Fact-Check Follies

By From the December 2008 - January 2009 issue

"In Lebanon," John McCain declared in his second debate with Barack Obama, "I stood up to President Reagan, my hero, and said, if we send Marines in there, how can we possibly beneficially affect this situation? And said we shouldn't. Unfortunately, almost 300 brave young Marines were killed."

The finest minds in American journalism set out to check McCain's claim and discovered it to be true.

The finest minds in American journalism set out to check McCain's claim and discovered it to be false.

Seriously. Here is CNN explaining why McCain's statement was true:

The U.S. Multinational Force operated in Beirut, Lebanon, from August 24, 1982, to March 30, 1984, as part of an international peacekeeping operation in the war-torn country.

McCain was a freshman member of the House of Representatives in September 1983 when it approved legislation "that would invoke the War Powers Act in Lebanon and authorize the deployment of American Marines in the Beirut area for an additional 18 months," the New York Times reported.


The War Against the Normal

By From the November 2008 issue

I HAD THE PRIVILEGE of living most of my life in a small town,” Sarah Palin told the Republican National Convention. “I was just your average hockey mom.” To John McCain’s supporters, his selection of Alaska’s young, reform-minded governor as his running mate felt like a feminine remake of Mr. Smith Goes to Washington. But the media were determined to depict her as something out of Deliverance.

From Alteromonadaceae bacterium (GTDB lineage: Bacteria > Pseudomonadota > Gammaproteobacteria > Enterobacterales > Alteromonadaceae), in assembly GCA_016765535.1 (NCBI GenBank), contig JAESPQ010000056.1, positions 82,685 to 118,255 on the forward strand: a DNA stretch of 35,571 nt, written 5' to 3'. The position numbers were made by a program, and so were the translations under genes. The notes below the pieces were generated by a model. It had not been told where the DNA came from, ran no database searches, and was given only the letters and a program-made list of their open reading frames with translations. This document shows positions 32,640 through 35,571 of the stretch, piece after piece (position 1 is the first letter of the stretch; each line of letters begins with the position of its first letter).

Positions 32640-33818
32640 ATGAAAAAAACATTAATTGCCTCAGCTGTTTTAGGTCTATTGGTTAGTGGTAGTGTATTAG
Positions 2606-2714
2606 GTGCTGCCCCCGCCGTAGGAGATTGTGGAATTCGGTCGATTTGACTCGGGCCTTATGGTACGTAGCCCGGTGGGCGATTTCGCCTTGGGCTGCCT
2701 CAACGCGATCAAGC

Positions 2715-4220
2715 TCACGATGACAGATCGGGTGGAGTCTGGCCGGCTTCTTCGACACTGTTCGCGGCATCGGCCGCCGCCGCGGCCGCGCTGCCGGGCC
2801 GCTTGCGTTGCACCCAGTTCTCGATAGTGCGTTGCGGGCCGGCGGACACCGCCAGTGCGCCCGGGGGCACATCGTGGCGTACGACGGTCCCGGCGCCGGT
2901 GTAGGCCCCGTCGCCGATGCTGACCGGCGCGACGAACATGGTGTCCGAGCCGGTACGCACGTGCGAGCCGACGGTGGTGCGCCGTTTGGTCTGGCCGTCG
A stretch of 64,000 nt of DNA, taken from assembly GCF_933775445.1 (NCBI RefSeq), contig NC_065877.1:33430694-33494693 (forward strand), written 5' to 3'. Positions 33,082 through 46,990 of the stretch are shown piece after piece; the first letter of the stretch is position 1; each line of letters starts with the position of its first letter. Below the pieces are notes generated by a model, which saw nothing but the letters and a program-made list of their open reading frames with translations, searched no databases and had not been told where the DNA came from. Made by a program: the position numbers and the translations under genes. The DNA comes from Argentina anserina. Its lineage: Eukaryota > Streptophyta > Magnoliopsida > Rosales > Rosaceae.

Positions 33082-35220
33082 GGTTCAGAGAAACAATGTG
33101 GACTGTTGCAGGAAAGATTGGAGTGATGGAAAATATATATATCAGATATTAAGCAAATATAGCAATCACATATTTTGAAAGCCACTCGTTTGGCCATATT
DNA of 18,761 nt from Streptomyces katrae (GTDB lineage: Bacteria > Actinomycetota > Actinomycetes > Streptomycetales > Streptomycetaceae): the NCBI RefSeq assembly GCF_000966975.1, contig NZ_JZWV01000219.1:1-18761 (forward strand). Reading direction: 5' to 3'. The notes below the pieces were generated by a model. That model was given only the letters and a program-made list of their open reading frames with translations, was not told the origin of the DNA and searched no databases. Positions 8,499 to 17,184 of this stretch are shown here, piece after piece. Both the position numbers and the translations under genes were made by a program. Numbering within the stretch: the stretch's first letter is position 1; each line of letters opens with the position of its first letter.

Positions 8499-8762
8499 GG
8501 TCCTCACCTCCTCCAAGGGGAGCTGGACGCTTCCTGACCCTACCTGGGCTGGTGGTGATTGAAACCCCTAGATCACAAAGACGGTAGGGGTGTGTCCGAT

On August 31, two days after Palin joined the ticket, a hometown critic, Anne Kilkenny, sent out what became a widely circulated e-mail that claimed, among other things, that “while Sarah was Mayor of Wasilla she tried to fire our highly respected City Librarian because the Librarian refused to consider removing from the library some books that Sarah wanted removed.”

Two days later, Time magazine repeated the tale, attributing it to John Stein, the incumbent mayor Palin had defeated in 1996:


Edwards Lied, People… Were Born?

By From the October 2008 issue

Here is the most telling exchange from John Edwards’s interview with ABC’s Bob Woodruff, in which the Democrats’ 2004 vice presidential nominee admitted an extramarital affair: Woodruff: There are reports that there was money paid to try to cover up this affair. Was there?

Edwards: Can I just say everything you’re saying—there are reports, there are allegations— these are all things in the supermarket tabloids, which make the most outrageous allegations every week. So that’s the—start with where the source of this information comes. Edwards went on to deny the allegation that he paid to help cover up his affair with Rielle Hunter (née Lisa Druck): “That’s a lie. An absolute lie. Which is typical in these kind of cases.” He also denied being the father of Hunter’s child: “Not true. Published in a supermarket tabloid, but no, that is absolutely not true.”